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Lukwago: With Bobi Wine petition failing, only Besigye’s Plan B can save Uganda

Bobi Wine, Besigye and Museveni. Courtesy Photos

Opinion | Erias Lukwago

Lukwago. Courtesy Photo

The doctrine of “Judicial Activism”, enunciated in the US constitutional jurisprudence in the mid 20th century, is such a potent weapon in non-violent revolutions as well as guaranteeing constitutional or political stability.

Countries like India managed to stave off catastrophic political upheavals using this legal-political tool which has since become a bedrock for robust state structures and systems in a number of strong democracies.

This “legal innovation” enjoins the judicial arm of the state to be ingenious enough to the extent of defying orthodox or conventional fetters in dealing with potentially explosive political or constitutional matters.

Simply put, the judiciary, as a bastion of Rule of Law and constitutional governance, carries on its shoulders a daunting task of jealously protecting the sovereignty of the people and averting a political or constitutional crisis, even in circumstances that warrant doing so “suo-motu” (on their own volition).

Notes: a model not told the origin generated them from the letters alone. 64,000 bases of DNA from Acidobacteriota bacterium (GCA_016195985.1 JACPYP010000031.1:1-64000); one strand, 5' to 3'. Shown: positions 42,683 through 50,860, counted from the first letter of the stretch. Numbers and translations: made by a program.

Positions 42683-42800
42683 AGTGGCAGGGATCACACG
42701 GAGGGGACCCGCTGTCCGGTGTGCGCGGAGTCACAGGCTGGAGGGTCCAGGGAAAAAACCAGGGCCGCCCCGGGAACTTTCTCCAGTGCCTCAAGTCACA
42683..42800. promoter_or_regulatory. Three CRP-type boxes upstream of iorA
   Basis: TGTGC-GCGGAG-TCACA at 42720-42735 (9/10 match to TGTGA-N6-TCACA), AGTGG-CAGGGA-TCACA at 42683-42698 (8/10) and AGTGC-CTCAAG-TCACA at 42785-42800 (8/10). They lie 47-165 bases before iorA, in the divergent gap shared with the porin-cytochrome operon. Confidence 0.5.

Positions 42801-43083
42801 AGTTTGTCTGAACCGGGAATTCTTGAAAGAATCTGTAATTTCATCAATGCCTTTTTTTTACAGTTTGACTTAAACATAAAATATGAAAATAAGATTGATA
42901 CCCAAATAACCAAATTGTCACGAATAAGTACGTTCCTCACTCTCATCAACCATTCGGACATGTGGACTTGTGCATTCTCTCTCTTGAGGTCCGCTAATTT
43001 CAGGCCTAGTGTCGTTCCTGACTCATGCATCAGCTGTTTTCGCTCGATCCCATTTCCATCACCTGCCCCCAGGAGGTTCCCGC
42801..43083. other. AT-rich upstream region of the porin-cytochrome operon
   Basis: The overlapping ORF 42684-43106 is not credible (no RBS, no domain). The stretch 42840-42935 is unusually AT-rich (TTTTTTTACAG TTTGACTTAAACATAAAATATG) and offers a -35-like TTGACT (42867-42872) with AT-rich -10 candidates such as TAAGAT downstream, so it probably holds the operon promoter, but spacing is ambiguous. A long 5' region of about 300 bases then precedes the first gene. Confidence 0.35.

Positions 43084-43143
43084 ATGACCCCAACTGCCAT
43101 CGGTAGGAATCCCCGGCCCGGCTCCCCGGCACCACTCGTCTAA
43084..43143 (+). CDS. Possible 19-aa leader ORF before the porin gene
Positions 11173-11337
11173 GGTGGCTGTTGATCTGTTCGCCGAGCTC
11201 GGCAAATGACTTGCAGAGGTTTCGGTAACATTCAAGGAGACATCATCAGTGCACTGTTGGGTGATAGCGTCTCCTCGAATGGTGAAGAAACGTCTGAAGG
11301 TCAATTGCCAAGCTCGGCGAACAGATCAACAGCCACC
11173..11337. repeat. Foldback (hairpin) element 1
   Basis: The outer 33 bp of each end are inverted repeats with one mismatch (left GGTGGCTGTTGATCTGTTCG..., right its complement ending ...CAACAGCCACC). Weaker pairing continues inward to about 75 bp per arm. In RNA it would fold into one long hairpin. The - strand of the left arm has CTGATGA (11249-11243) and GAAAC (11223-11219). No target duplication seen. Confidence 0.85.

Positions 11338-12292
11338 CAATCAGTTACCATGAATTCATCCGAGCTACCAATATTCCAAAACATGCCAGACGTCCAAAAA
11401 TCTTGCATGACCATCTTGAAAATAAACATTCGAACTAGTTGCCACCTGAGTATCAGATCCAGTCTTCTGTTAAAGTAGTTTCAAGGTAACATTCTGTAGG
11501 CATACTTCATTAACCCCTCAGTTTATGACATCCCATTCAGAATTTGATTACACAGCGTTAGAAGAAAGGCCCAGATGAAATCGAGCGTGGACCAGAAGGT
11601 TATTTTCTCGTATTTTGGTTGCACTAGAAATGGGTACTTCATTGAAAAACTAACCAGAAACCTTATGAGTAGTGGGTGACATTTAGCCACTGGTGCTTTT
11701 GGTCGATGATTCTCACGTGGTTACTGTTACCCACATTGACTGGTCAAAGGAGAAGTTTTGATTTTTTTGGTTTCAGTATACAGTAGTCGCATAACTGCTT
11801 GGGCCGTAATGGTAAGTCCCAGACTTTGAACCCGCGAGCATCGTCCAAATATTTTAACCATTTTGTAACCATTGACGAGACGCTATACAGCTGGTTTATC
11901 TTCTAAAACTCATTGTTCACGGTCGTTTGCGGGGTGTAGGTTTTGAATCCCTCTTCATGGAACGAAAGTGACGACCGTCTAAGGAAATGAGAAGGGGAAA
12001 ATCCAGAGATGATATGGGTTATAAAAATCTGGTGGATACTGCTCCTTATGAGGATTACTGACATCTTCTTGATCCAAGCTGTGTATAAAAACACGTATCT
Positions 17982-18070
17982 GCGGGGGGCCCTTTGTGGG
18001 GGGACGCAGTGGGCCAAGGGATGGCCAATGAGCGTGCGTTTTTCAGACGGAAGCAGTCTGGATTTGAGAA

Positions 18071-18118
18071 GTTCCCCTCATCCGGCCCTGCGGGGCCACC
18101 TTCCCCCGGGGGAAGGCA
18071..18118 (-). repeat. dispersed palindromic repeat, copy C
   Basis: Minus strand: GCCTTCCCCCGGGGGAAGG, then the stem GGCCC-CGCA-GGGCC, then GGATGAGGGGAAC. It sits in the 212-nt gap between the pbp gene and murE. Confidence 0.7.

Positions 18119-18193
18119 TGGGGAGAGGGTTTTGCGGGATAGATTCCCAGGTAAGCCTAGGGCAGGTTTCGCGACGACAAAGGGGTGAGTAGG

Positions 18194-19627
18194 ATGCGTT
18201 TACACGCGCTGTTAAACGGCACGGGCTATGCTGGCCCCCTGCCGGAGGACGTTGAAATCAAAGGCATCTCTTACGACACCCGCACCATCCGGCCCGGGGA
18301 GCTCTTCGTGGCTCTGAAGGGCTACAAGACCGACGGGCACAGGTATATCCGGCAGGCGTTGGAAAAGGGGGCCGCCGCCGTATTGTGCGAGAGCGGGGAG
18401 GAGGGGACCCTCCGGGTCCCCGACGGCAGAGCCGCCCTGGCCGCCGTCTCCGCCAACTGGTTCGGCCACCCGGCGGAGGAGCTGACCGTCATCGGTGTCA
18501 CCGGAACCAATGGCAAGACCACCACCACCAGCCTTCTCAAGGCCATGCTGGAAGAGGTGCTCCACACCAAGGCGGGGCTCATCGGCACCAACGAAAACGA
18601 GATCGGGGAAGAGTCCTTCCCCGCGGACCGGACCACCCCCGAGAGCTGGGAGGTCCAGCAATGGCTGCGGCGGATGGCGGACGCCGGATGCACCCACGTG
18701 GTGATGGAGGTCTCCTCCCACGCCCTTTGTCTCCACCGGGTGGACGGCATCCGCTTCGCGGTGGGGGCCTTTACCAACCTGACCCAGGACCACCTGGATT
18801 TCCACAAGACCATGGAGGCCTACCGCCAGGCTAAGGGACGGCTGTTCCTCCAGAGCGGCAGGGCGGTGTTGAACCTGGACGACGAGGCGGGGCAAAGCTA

The judicial bodies in Kenya and Malawi demonstrated aspects of this novel doctrine in the recent presidential election petitions.

I would like to believe that it’s the spirit of that same doctrine that informed the provisions of Art. 104 of our Constitution which commands the Supreme Court to INQUIRE into-as proposed to hearing-a presidential election petition.

In all honesty, and with the utmost respect, Justice Owinyi Dollo, who ought to have executed a noble duty of a midwife or handsmaid of Justice has instead facilitated an abortion or miscarriage of justice.

The petition before him was not about Hon. Kyagulanyi but the political and constitutional stability of Uganda, and the prosperity.

Slamming the judicial doors in the face of Kyagulanyi’s lawyers loaded with voluminous affidavit evidence on account of minor infractions or delay by an hour or two obviously amounted to abdication of that noble duty.

It’s now abundantly clear to all and sundry, particularly to peace loving Ugandans of different political persuasions that the lifeline to salvation of our motherland lies in Art. 3 of the constitution [Plan B].

Lukwago is Kampala Lord Mayor, and deputy president of People’s Government

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